U.S. researchers have come up with a list of genetic markers for prostate cancer that will help doctors determine how serious a man's case is and how aggressively to treat it. This so-called molecular profiling is a promising new technique that is finding its way into assessments of other types of cancers.
In any detective work, the more clues, the better. When doctors want to know if a man has cancer of the prostate gland, they measure blood levels of a chemical called prostate specific antigen, abbreviated PSA. But an elevated PSA level is not a perfect clue because it can be high in non-malignant conditions.
Tissue samples offer a much better chance of detecting prostate cancer. But if a tumor is found, not all are equally virulent or require the same therapy.
How is a doctor to know? A new study in the journal Nature shows the way.
University of Michigan Medical School researchers led by physician Arul Chinnaiyan compared several hundred samples of normal and malignant prostate tissue to see what genes were more common in the malignancies. They did this by using a relatively recent technological advance that allows scientists to gather many genes together on so-called "DNA chips."
"We describe in our study that we found about 200 or so genes out of approximately 10,000 that we were looking at that correlated with some form of prostate cancer, either increased or decreased prostate cancer," says Dr. Chinnaiyan.
Many of the genes had already been linked to cancer, but others were not until this study.
Dr. Chinnaiyan and his colleagues say the result of their work is a select set of genes that define a molecular signature for prostate cancer. If any combination is found in a prostate tumor sample, they could alert a physician to the status of the cancer.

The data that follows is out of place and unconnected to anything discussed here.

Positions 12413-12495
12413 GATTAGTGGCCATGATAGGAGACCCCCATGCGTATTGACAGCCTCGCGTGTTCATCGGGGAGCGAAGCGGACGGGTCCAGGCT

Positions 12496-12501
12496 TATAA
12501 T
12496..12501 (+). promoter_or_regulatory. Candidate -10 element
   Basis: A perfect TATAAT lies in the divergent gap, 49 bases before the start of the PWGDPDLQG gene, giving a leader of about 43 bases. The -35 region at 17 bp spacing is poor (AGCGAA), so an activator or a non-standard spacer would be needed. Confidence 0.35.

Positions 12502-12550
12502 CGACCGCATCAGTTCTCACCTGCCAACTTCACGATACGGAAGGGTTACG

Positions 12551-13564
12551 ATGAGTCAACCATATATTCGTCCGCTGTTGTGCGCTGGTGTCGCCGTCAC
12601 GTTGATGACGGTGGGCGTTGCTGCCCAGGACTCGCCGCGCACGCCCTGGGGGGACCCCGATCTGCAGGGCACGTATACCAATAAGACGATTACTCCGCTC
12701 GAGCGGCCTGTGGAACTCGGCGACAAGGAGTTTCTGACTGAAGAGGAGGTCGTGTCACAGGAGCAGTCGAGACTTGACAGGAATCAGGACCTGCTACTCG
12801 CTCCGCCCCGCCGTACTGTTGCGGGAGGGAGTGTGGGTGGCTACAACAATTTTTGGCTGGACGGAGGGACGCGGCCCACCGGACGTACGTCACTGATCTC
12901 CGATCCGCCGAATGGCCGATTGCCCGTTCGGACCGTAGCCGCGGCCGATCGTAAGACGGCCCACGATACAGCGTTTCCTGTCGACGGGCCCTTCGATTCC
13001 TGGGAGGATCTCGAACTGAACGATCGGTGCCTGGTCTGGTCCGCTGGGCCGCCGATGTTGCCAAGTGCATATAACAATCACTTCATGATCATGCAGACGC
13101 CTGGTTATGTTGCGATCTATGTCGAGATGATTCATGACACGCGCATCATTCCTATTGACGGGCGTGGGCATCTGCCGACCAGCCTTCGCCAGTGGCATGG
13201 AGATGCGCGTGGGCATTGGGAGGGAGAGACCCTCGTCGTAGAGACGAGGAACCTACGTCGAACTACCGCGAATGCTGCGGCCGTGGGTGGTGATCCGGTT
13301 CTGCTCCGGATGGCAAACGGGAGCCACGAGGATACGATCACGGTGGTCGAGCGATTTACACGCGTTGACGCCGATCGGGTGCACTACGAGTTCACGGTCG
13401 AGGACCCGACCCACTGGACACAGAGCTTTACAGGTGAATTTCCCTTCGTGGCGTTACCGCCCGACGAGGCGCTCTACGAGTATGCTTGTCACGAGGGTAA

"We can definitely under the microscope," notes Dr. Chinnaiyan. "A pathologist can tell you whether a patient has cancer or not. However, these sorts of markers are going to supplement even what a pathologist sees, in that it may add information as to the aggressiveness of a particular patient's cancer and whether it really needs to be treated or can just be watched."
Other studies must confirm these results. A further step is defining the proteins that the prostate cancer genes produce. The Michigan researchers traced proteins from two genes as case studies.
According to U.S. Food and Drug Administration scientist Emmanuel Petricoin, the ability to tailor treatments to the individual patient depends on developing drugs that target specific cancer proteins in the patient's tumor.
"In the future, as we gain more and more of these expressed proteins, we will be able to more further refine the analysis and really come up with specific portraits that will help predict outcomes or will give clues to specific treatment strategies," says Mr. Petricoin.
The University of Michigan gene study applied a technique researchers have used for other forms of cancer in the past few years.
National Cancer Institute physician Lance Liotta says this kind of tumor analysis is the future of cancer therapy. He says the institute is carrying it even further by also looking for pathways by which cancer's chemical signals are sent.
"Then we would specifically tailor therapies to the individual deranged signaling pathway in that person's cancer," adds Dr. Liotta. "So we would have tailored therapies that have a greater chance of being effective, have lower toxicity, and have a greater chance of resisting the tumor growing back."
Dr. Liotta says the work could lead to combinations of drugs for combinations of proteins and provide more complete therapy than a single drug for one protein, which might develop resistance to the compound.